Stocks are getting off to a weak start on Wall Street, despite a strong jobs report. Thanks to rallies over the past few days, the market is still on pace for its best weekly gain since last June. Uber jumped in early trading after the ride-hailing company said it would reach profitability earlier than previously expected. The S&P 500 index fell 13 points, or 0.4%, to 3,332. The Dow Jones Industrial Average fell 186 points, or 0.3%, to 29,194 and the Nasdaq lost 63 points, or 0.7%, to 9,513. Bond prices are higher. The yield on the 10-year Treasury fell to 1.59%.
THIS IS A BREAKING NEWS UPDATE. AP’s earlier story follows below.
Global stock markets retreated Friday ahead of the monthly U.S. jobs report and after France and Germany reported weak factory data.
Investors also continued to monitor the impact on businesses of the virus outbreak in China.
Germany’s DAX lost 0.6% to 13,490 while the CAC 40 in Paris was down 0.4% at 6,016. Britain’s FTSE 100 gave up 0.7% to 7,452. On Wall Street, the future contracts for the S&P 500 and the Dow Jones Industrial Average both fell about 0.3%.
Germany reported new manufacturing orders fell 2.1% in December and industrial production dropped 3.5% from a year earlier while France reported factory output fell 2.8%, adding to concerns over slowing growth in Europe.
Investors are looking ahead to U.S. employment figures due out Friday.
Economists estimate that employers added 161,000 jobs last month and that the unemployment rate remained at a 50-year low of 3.5%, according to data provider FactSet. That pace of hiring would be weaker than the monthly average of the past two years yet still more than enough to reduce unemployment over time.
Markets got a boost Thursday after Beijing said it will cut duties on $75 billion of U.S. goods as part of a trade truce with Washington, but the focus in Asia remained firmly on the impact of the new virus outbreak.
China’s tariff cut “boosted sentiment,” though “gains were tempered by continued concerns around the impact of the coronavirus outbreak,” Mizuho Bank said in a report.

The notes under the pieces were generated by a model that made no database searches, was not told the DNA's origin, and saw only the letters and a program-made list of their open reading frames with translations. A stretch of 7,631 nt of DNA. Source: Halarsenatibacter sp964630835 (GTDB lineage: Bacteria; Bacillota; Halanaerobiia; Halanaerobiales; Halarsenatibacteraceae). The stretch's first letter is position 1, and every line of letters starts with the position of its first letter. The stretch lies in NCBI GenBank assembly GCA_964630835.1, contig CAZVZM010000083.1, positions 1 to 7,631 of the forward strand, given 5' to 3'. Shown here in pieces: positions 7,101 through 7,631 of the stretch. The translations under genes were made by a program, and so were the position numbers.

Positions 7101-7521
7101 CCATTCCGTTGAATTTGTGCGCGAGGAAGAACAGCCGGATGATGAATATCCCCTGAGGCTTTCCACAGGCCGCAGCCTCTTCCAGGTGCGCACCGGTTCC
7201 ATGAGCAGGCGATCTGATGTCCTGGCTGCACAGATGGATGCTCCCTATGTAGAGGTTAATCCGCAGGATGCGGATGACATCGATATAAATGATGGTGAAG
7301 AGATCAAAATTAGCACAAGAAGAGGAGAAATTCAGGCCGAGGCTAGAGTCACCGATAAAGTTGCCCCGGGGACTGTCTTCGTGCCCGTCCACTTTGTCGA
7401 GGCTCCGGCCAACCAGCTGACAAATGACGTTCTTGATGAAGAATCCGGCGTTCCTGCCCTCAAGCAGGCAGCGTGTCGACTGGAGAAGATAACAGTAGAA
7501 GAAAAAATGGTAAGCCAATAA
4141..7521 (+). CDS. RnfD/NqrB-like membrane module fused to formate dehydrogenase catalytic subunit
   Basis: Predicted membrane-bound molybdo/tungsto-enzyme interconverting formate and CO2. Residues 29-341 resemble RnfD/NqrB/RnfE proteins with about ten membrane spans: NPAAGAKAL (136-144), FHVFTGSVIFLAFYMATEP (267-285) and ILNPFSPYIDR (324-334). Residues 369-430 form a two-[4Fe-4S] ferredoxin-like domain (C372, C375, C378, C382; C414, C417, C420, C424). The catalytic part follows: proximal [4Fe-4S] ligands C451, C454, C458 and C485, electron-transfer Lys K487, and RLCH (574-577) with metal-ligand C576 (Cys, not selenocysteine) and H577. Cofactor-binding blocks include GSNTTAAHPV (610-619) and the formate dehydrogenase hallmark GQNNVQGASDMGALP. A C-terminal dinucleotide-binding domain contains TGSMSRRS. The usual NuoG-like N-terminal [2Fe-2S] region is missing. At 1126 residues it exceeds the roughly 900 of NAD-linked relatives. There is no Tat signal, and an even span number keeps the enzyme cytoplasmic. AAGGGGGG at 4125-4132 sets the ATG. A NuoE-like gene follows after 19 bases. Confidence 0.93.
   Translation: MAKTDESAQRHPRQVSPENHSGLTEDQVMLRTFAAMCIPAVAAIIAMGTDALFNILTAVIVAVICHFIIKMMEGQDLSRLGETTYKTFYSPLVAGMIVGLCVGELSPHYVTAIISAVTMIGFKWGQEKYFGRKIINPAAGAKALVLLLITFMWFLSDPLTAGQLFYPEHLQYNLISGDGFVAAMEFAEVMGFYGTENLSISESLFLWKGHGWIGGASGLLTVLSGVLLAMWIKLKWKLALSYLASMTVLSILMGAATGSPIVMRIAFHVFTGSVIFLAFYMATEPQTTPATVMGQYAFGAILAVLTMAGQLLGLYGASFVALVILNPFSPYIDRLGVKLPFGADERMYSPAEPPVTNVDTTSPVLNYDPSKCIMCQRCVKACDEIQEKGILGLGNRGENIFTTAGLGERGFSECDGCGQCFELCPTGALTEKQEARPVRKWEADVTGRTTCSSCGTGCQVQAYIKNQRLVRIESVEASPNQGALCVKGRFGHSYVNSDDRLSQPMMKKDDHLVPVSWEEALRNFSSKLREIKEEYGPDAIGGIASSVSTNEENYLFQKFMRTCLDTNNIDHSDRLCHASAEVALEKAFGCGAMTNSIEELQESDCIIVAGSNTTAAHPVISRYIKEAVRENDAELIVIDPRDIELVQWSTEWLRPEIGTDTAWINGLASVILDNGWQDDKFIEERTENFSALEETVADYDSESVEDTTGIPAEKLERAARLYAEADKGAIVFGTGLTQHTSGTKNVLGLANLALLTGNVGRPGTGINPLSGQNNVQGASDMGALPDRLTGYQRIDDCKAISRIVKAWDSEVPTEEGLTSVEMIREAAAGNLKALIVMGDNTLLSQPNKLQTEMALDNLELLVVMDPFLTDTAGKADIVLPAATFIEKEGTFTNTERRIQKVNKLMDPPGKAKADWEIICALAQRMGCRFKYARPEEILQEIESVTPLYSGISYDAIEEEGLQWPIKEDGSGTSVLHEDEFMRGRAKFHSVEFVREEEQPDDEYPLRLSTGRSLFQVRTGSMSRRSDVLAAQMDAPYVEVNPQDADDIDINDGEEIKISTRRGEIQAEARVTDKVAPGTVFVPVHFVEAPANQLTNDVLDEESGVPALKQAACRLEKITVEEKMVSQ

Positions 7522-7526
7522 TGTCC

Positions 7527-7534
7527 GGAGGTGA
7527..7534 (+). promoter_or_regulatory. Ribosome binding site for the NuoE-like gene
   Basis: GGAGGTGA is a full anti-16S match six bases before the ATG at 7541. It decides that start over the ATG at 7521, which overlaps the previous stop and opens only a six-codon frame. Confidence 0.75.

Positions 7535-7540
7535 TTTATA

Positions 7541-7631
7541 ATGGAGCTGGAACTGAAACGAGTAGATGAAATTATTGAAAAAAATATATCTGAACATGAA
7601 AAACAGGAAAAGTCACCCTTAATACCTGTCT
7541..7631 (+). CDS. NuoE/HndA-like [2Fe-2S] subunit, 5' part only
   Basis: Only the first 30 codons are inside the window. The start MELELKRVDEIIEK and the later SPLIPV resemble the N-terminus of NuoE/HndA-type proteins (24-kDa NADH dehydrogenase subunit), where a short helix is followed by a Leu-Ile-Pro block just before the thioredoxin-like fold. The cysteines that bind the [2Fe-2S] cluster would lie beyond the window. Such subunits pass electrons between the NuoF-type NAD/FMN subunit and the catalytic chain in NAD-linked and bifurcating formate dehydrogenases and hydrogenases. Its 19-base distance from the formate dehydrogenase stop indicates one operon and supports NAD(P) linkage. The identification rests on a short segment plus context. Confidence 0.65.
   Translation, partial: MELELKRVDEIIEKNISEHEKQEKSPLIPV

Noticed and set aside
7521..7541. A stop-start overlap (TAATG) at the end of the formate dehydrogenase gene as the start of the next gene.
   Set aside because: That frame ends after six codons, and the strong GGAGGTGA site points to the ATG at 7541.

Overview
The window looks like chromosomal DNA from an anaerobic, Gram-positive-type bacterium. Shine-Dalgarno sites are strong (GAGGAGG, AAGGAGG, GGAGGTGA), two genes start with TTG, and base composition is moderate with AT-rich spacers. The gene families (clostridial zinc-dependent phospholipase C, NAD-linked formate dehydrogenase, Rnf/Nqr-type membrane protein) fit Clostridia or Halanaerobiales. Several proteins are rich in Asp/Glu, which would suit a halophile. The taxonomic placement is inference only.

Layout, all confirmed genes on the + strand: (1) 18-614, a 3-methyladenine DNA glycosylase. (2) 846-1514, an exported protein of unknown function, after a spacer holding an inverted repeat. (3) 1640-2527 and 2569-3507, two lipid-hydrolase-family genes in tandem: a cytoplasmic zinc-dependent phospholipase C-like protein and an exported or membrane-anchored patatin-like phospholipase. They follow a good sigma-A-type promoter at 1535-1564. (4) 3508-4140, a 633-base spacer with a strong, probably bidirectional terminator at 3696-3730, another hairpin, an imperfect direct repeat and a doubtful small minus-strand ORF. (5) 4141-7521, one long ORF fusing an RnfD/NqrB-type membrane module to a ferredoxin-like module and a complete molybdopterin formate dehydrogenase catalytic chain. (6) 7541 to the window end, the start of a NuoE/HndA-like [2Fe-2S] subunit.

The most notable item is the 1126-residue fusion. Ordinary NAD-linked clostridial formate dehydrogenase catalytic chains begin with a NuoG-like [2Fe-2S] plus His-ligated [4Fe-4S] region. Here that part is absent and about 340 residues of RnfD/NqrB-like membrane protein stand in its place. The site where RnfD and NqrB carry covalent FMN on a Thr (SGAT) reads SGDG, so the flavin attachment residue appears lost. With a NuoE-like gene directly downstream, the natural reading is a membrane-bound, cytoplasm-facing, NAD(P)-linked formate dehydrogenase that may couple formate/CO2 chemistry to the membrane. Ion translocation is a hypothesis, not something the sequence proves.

Beijing is promising tax cuts and other help to businesses in a bid to offset the economic blow from the virus outbreak that has put the world’s second-largest economy on lockdown. The extent of potential losses is unclear.
Standard & Poor’s estimates that it will reduce Chinese growth this year to 5% from the previous forecast of 5.7%. It says, however, that that will largely be made up for in 2021.
On Friday, there were 31,400 people confirmed infected by the virus worldwide. China confirmed 31,161 cases and 636 deaths as of Friday. More than 310 cases have been confirmed outside mainland China.
Chinese factories and offices are starting to reopen following an extended Lunar New Year holiday, but companies are forecasting big revenue declines due to the closure of stores, amusement parks, cinemas and other businesses.
Japan’s Fast Retailing announced it has closed 350 stores, or about half of its 750 outlets in China to comply with quarantine regulations, while Toyota Motor Corp. said it was extending production stoppages at its China factories by an extra week, to Feb. 16. Nissan Motor Co. said January sales of the company and its local partners fell nearly 12% in January from a year earlier due to the virus outbreak and the prolonged holidays.
Hong Kong’s Hang Seng index fell 0.3% on Friday to 27,404.27, while the Shanghai Composite Index rebounded, gaining 0.3% to 2,875.96. Tokyo’s Nikkei 225 lost 0.2% to 23,827.98.
The Kospi in Seoul sank 0.7% to 2,211.95 and Sydney’s S&P-ASX 200 lost 0.4% to 7,022.60. India’s Sensex shed 0.4% to 41,135.82. Shares fell in Taiwan and Thailand but rose in Malaysia and Indonesia.
In energy markets, the benchmark U.S. crude contract was down 35 cents at $50.60 per barrel in electronic trading on the New York Mercantile Exchange. The contract rose 20 cents on Thursday. Brent crude, used to price international oils, also dropped 35 cents to $54.58 per barrel in London. It fell 35 cents the previous session.
The dollar declined to 109.86 yen from Thurdsay’s 109.97 yen. The euro fell to $1.0962 from $1.0979.